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PostPosted: Sat Jul 20, 2019 9:16 am    Post subject: Reply with quote  Mark this post and the followings unread

https://m.banggood.com/nl/search/rotary%20switch.html

@banggood 1€24 free shipping.
Posted Image, might have been reduced in size. Click Image to view fullscreen.

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wackelpeter



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PostPosted: Sun Jul 21, 2019 1:54 am    Post subject: Reply with quote  Mark this post and the followings unread

as pointed out before… there is this ring to adjust the steps… but with this Kind of switches i usually have some Problems as the stopper often refuses to work correctly at mine… you have to ensure that the switch is connected tight and proper to the Panel or otherwise make sure that the stopper canÄT slip out of it's Position, otherwise it will rotate into positions that aren'T used…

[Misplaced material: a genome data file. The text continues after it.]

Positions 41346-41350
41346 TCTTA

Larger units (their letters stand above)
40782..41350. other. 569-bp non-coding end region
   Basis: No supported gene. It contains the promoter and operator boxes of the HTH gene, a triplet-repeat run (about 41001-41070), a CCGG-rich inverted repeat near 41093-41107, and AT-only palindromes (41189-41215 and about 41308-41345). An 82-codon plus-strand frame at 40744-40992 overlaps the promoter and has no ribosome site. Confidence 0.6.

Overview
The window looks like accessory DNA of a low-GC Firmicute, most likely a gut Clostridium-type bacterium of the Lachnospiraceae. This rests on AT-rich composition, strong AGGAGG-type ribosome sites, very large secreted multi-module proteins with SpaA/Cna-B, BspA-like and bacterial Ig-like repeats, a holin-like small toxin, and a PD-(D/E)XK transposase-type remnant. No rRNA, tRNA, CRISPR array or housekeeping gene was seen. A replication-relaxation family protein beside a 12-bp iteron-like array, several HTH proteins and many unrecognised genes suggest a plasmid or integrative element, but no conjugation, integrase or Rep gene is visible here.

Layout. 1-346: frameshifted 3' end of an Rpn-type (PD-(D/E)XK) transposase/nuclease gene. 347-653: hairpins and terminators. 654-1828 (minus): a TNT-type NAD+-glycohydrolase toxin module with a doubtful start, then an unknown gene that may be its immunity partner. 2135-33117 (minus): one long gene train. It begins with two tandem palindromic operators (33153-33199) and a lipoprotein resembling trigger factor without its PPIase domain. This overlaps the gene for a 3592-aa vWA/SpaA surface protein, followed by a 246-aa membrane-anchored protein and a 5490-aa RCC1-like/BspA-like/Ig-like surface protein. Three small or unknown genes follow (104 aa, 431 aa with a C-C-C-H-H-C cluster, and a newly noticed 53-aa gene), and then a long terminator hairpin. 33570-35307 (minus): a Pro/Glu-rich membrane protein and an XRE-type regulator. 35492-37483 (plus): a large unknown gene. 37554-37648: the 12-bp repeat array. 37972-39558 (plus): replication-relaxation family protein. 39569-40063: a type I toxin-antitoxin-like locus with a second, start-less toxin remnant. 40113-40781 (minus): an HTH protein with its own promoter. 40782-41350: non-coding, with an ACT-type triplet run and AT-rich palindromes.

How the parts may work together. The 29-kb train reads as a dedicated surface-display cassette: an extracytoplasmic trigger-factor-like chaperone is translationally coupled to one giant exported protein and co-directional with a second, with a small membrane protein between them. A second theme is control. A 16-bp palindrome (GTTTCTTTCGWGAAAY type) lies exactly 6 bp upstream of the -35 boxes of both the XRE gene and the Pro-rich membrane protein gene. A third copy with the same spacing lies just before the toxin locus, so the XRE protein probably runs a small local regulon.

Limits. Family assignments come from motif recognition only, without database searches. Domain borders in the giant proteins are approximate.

Maybe if you just want an octave up or down just use a 3 way switch or those seem to be more fashionable and stable as they'Re used in Commercial synths more commonly :
https://www.reichelt.com/de/de/stufen-drehschalter-2x2-pole-6-stellungen-rs-246-p15295.html?&trstct=pol_0

they're much more expensive and i have no idea if they are freely adjustable to lower the number of possible steps, but they're more reliable.

the ones i used and sometimes have the Troubles, described above i think were the Lorlin types:
https://www.reichelt.com/de/de/stufen-drehschalter-3-pole-3-x-4-stellungen-printk-ds-3pc-p7218.html?&trstct=pol_5

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zorius



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PostPosted: Sun Aug 04, 2019 3:28 am    Post subject: vco range switch Reply with quote  Mark this post and the followings unread